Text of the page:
terrorist bombings in London, Spain, Turkey, Indonesia, Saudi Arabia or the
US have implicated even one Iranian national. That will certainly change. Iranian
Intelligence has probably already planned covert operations that will be carried
out in the event of an unprovoked attack on their facilities. Iran is also likely
to become an active supporter of international terrorist groups; enlisting more
recruits in the war against American interests. After all, any attack on Iran
can only be construed as a declaration of all-out war.
Isn't that so?
If Iran retaliates against Israel or the US in Iraq, then both nations will
proceed with a plan that is already in place to destroy all of Iran's biological,
chemical and conventional weapons sites. In fact, this is the ultimate US strategy
anyway; not the elimination of the "imaginary" nuclear weapons facilities.
Both the US and Israel want to "de-fang" the Mullah-regime so that
they can control critical resources and eliminate the possibility of a regional
rival in the future.
In the short term, however, the plan is fraught with difficulties. At present,
there is no wiggle room in the world's oil supply for massive disruptions and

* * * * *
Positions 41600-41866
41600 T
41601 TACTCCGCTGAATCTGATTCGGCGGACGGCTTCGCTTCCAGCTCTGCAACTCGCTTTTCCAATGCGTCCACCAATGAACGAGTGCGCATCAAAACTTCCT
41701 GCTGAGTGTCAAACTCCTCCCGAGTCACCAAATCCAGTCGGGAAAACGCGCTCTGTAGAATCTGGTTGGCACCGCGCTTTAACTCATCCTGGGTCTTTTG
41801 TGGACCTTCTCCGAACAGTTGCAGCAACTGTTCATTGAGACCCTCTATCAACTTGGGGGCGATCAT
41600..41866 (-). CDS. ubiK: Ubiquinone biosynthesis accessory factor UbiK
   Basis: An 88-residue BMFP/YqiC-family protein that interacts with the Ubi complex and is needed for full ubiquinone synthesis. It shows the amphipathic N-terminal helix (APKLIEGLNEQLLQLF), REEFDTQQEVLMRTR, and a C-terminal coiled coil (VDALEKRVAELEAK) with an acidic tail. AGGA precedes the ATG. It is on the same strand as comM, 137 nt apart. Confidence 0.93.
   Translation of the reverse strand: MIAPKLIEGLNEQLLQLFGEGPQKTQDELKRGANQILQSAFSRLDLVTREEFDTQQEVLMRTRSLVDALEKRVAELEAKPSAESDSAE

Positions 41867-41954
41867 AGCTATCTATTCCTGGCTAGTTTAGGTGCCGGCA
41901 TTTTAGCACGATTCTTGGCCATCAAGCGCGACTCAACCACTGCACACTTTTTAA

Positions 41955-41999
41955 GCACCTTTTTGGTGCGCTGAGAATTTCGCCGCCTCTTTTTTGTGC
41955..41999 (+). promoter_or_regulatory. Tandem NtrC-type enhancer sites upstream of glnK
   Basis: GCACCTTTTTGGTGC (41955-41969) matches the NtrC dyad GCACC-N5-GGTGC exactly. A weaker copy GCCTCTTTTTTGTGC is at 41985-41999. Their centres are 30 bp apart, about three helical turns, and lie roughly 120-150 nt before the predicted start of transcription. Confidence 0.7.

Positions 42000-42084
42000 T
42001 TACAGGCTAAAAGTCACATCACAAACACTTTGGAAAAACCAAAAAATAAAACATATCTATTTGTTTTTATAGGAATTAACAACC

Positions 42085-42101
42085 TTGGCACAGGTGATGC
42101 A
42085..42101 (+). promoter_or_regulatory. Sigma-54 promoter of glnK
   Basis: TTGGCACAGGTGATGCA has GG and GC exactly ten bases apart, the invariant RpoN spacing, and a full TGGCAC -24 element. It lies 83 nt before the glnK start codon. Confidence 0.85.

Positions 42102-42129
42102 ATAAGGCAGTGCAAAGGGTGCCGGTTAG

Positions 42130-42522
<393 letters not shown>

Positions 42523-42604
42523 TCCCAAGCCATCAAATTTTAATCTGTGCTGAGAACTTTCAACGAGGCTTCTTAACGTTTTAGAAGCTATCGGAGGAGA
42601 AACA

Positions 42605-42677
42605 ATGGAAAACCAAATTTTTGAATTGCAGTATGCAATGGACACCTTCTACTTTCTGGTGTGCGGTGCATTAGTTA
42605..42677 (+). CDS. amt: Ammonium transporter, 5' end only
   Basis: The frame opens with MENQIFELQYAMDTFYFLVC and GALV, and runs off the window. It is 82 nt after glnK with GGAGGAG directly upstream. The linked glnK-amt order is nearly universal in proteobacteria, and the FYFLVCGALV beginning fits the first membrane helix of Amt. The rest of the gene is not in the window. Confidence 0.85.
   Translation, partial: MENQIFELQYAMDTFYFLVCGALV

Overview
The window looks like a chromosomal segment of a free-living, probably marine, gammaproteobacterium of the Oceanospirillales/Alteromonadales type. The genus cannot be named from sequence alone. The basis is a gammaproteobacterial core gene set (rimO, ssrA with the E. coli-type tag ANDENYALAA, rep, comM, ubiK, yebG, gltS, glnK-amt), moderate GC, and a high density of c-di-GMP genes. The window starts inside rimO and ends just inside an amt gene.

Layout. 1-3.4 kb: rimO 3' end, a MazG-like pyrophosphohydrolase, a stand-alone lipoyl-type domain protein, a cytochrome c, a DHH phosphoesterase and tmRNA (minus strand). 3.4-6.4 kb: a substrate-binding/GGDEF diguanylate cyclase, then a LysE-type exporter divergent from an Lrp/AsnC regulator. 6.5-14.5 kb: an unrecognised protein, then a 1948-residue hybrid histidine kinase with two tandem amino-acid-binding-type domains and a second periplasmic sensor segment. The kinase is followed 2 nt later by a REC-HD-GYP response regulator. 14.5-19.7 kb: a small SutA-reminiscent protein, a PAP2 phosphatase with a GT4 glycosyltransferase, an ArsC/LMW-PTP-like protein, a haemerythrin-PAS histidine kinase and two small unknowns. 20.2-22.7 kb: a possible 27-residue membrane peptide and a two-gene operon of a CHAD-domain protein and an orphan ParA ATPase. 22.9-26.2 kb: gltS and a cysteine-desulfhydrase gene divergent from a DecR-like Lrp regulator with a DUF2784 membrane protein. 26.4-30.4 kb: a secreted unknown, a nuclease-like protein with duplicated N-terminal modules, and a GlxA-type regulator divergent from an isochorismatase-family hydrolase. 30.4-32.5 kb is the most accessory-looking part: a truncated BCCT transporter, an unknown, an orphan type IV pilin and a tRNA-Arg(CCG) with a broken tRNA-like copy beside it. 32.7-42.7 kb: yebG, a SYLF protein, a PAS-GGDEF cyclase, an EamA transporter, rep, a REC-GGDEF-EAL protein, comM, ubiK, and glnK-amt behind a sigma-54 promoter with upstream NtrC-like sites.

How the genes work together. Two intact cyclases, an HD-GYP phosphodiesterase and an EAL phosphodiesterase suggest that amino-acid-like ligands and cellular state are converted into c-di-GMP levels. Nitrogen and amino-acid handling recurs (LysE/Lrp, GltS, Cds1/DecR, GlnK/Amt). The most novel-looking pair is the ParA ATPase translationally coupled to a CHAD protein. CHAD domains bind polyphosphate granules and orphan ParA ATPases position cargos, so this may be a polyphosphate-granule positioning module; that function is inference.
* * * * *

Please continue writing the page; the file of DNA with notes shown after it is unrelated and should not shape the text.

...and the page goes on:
most experts are predicting shortages in the 4th quarter of this year. If the
administration's war on Iran goes forward we will see a shock to the world's
oil supplies and economies that could be catastrophic. That being the case,
a report that was leaked last week that Dick Cheney had STRATCOM (Strategic
Command) draw up "contingency plans for a tactical nuclear war against
Iran", is probably a bit of brinksmanship intended to dissuade Iran from
striking back and escalating the conflict.
It makes no difference. If Iran is attacked they will retaliate; that much
It is always the mistake of extremists to misjudge the behavior of reasonable
men; just as it is always the mistake of reasonable men to mistake the behavior
We should not expect the Bush administration to make a rational choice; that
would be a dramatic departure from every preceding decision of consequence.
The President of the United States always has the option of unleashing Armageddon
if he so chooses. Normally, however, sanity prevails.
When the bombs hit the bunkers in Iran; World War 3 will be underway.